Henry Levin, the distinguished economist at Teachers College, has written an important new article in which he explains that test scores are only one dimension of student and national success. The link is only available for four weeks. It is only about 20 pages, so be sure to read it now or soon.

He shows, with extensive documentation, that non-cognitive qualities– like motivation, persistence, the ability to get along with others–are no less important than cognitive qualities and are undervalued in the present climate.

The international race to get higher and higher test scores ignores the non-cognitive dimension. It is a race that will narrow what children learn, what teachers may teach. It is not good for children or societies. It is a race that no one will win.

Here is the abstract:

Ó UNESCO IBE 2012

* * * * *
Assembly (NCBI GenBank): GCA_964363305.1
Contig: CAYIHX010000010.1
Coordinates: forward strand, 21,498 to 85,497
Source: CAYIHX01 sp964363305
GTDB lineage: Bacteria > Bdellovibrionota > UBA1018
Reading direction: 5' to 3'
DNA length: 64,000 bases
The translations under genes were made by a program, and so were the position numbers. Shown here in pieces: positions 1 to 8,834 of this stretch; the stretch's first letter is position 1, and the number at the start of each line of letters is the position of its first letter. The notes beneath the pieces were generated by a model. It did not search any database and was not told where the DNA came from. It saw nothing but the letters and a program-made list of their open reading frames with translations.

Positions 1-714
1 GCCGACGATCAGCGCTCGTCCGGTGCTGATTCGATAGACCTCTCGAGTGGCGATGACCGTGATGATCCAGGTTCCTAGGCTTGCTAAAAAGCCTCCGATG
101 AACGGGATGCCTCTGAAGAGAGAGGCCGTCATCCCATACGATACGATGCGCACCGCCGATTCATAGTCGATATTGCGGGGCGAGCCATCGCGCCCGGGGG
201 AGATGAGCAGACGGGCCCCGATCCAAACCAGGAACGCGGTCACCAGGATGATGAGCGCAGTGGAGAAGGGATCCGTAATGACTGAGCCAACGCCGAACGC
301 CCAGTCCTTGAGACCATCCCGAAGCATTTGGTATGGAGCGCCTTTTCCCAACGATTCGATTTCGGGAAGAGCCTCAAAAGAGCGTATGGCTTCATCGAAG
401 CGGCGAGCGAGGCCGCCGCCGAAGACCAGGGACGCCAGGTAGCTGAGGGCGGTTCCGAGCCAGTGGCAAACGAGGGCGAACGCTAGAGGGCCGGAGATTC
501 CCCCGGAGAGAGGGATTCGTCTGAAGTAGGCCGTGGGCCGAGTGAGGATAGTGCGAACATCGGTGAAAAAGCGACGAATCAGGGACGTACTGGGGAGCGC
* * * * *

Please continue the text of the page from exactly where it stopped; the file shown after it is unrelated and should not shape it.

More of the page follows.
Abstract Around the world we hear considerable talk about creating world-class schools. Usually the term refers to schools whose students get very high scores on the international comparisons of student achievement such as PISA or TIMSS. The practice of restricting the meaning of exemplary schools to the narrow criterion of achievement scores is usually premised on the view that test scores are closely linked to the provision of a capable labour force and competitive economy. In fact, the measured relationships between test scores and earnings or productivity are modest and explain a relatively small share of the larger link between educational attainment and economic outcomes. What has been omitted from such narrow assessments are the effects that education has on the development of interpersonal and intrapersonal skills and capabilities that affect the quality and productivity of the labour force. This article provides evidence on some of these relationships, on the degree to which the non-cognitive effects of schooling contribute to adult performance, and on the evidence that deliberate school interventions can influence non-cognitive outcomes. It concludes with the view that the quest for world-class schools must encompass a range of human development characteristics that extend considerably beyond test scores.